Frames are only a reference. While keyframes align themselves to frames normally, you can place and move them freely, having animation between frames, or stretching/scaling animations. Clips can be set to decimal frame numbers or have slower playback rates with fully interpolated animation. While this is typical of software such as Blender, it isn't for Flash and some others like Anime Studio which are bound to integer frames, despite having interpolation.
Every property can be given expressions in its value input instead of only just plain numbers. After Effects has this power and it is invaluable for animation as far as I'm concerned. Helix will have very simple functions and a sort of object oriented method that can reference the properties in other objects. The whole topic on expressions will get very complicated so I won't bother right now.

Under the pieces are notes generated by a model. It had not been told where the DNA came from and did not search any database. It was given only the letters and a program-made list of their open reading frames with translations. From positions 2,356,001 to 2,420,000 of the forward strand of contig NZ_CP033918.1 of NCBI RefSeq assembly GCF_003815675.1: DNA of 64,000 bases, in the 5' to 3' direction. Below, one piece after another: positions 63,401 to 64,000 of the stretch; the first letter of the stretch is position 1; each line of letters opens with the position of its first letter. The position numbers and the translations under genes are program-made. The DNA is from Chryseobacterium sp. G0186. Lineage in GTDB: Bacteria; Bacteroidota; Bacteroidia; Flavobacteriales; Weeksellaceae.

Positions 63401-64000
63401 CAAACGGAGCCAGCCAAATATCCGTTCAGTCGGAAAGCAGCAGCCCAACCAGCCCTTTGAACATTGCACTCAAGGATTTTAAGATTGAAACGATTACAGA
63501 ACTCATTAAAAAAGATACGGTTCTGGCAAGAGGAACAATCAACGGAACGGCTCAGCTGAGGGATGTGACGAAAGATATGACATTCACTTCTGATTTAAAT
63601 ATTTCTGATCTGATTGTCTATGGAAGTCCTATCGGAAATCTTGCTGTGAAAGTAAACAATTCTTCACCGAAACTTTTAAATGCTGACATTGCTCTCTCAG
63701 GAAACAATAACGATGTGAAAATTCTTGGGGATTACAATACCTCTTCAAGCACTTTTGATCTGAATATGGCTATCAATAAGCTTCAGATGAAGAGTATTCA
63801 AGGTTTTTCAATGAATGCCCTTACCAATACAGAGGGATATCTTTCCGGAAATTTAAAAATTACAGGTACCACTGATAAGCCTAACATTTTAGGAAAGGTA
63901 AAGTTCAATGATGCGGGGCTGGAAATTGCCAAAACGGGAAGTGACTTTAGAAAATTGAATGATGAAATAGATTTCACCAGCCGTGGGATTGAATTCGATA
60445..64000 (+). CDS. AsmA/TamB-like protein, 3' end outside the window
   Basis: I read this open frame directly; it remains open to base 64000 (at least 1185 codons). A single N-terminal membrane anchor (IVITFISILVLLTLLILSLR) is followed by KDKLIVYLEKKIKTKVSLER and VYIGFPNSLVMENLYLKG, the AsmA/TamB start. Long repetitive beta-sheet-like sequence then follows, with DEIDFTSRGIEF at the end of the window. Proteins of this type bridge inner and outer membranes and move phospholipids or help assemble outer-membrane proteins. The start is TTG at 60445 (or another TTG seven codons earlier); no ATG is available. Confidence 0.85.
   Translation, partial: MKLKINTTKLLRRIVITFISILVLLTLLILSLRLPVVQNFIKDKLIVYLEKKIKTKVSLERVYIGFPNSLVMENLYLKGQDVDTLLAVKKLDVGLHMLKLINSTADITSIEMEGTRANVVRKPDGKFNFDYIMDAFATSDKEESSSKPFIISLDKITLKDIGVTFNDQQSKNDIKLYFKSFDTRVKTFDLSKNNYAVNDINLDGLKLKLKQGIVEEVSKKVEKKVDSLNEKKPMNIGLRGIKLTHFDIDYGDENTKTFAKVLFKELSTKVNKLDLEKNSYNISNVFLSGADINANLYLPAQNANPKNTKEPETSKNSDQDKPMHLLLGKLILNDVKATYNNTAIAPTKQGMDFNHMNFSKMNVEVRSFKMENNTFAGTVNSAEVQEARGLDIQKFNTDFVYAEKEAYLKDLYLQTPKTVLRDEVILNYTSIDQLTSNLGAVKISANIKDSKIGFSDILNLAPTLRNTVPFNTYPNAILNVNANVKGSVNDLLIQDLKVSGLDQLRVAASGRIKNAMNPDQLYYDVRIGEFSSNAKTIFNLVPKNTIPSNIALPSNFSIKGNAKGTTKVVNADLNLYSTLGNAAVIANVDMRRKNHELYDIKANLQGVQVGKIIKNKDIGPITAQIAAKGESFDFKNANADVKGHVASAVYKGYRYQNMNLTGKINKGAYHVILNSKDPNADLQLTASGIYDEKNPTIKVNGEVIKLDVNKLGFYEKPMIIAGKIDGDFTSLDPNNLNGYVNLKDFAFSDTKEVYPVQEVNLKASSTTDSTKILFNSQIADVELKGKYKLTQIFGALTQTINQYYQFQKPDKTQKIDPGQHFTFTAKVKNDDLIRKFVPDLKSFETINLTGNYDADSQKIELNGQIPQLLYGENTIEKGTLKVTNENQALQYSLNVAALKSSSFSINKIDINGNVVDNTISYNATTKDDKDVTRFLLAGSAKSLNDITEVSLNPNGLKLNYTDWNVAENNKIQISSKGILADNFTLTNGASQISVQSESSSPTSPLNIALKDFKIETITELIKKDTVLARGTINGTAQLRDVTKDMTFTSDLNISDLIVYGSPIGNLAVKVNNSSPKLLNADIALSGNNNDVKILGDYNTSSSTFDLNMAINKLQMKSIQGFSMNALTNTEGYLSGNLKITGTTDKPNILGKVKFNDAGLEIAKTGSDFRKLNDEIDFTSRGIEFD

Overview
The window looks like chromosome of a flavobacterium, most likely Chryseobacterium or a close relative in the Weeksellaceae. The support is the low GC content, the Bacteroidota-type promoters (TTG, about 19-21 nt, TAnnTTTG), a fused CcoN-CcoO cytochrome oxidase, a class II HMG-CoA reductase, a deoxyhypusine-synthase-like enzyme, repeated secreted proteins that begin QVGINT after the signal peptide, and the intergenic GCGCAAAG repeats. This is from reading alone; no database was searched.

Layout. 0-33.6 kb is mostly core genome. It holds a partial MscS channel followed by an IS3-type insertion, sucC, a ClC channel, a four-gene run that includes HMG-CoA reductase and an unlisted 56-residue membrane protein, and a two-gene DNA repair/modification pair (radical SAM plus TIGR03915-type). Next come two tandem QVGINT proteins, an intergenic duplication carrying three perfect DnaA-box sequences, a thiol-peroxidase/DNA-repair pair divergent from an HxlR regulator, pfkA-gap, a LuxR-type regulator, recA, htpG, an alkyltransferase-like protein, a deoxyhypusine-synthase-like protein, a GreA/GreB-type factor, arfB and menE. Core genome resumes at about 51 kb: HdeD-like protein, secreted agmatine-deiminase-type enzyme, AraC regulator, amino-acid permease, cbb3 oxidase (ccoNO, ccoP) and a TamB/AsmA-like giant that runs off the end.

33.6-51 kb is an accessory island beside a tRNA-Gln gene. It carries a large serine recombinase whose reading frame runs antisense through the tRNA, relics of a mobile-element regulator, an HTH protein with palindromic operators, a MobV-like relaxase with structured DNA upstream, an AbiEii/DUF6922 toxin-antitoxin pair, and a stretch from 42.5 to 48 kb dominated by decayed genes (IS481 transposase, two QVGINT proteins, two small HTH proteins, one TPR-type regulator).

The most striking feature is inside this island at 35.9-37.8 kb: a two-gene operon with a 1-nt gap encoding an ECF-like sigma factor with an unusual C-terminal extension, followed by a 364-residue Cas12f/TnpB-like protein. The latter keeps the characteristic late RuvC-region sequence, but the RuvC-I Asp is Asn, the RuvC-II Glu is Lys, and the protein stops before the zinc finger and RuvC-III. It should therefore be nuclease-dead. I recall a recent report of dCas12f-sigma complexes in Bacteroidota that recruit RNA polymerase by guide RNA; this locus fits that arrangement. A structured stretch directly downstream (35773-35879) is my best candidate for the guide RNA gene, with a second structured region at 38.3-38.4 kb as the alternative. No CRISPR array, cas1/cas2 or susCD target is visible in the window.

Every library asset can be given preconfigured properties, so that they always instantiate with an initial set of properties. For example, for a clip's frame number you could write r(0_1) which will generate a number between 0 and 1. Thus every time the clip is instantiated it will have slightly variated animation offsets. The defaults given to a library asset will apply whenever the object is instantiated, be it manually from library to stage, or if generated from particle emitters or mods. This eliminates a huge amount of typical settings usually demanded by particle systems, especially because clip animation obsoletes "over life" things like color and alpha. The animation potentials are infinitely more complex and accessible.